The following day, Ashok Abeysinghe, the state minister for transport and aviation services, directed the general manager of Sri Lankan railways to strictly implement these laws.

On the same day Finance Minister Mangala Samaraweera declared that the railway unions’ demands were unreasonable and could not be granted. Preparing the ground for a witch-hunt and victimisations, he declared that the strike was “politically motivated.” In order to hoodwink the strikers, Samaraweera also claimed that a new salary scale would be established for all state services employees starting next January.

In a significant development, Minister for State Transport and Aviation Abeysinghe told the media on October 5 that the army was ready to intervene in the situation. Abeysinghe revealed that Army Commander Shavendra Silva had met with him and requested that a section of the army be permitted to train as engine drivers. Abeysinghe said he gave the permission.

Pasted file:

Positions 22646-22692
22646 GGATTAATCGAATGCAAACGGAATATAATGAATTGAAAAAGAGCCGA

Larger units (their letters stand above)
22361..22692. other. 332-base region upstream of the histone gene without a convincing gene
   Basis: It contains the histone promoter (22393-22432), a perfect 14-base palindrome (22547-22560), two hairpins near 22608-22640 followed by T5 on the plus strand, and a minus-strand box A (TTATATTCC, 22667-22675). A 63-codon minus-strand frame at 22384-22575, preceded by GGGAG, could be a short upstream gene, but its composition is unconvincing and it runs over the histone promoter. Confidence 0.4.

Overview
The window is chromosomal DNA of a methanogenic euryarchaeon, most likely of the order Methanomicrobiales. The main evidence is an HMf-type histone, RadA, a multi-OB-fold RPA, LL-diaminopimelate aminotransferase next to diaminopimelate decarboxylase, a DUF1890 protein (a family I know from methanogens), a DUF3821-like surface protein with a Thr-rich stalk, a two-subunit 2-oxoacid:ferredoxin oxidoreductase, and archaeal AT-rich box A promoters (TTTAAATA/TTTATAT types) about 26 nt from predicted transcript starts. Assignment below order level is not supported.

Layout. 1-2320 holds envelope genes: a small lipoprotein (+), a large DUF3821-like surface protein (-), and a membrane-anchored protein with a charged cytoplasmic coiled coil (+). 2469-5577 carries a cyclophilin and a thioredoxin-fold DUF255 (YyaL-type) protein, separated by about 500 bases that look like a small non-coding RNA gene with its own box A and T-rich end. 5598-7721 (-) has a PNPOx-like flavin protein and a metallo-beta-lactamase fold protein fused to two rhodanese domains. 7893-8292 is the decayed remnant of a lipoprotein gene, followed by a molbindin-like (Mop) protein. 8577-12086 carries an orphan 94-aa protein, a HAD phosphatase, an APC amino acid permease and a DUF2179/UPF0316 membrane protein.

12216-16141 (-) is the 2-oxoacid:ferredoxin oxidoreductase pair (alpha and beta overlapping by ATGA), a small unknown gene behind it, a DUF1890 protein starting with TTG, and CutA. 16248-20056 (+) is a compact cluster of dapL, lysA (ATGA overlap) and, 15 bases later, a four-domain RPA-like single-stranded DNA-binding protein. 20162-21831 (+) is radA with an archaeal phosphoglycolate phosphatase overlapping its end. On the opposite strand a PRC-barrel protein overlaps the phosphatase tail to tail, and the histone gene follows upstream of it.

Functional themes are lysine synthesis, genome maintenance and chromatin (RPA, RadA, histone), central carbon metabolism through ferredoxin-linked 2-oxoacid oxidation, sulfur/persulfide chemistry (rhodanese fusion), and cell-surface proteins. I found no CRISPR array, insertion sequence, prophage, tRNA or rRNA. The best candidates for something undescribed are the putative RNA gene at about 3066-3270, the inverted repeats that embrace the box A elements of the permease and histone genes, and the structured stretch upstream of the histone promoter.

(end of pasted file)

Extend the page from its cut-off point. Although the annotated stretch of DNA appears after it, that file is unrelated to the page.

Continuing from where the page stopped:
Silva had previously stated on October 1 that the army was “ready to do whatever it takes to ensure public security and to maintain order in the public services if required.” The army, he continued, “could intervene in various sectors on short-term basis to maintain the operation of public services disrupted by the ongoing strikes” and to continue essential services.

Normally the government of the day imposes an essential services order to break strike action and then invites the military to maintain those services. That the army commander “requested” that it intervene was an indication of the nervousness of the Sri Lankan ruling elite about the escalating strike action across the country and its preparations to suppress workers with dictatorial methods.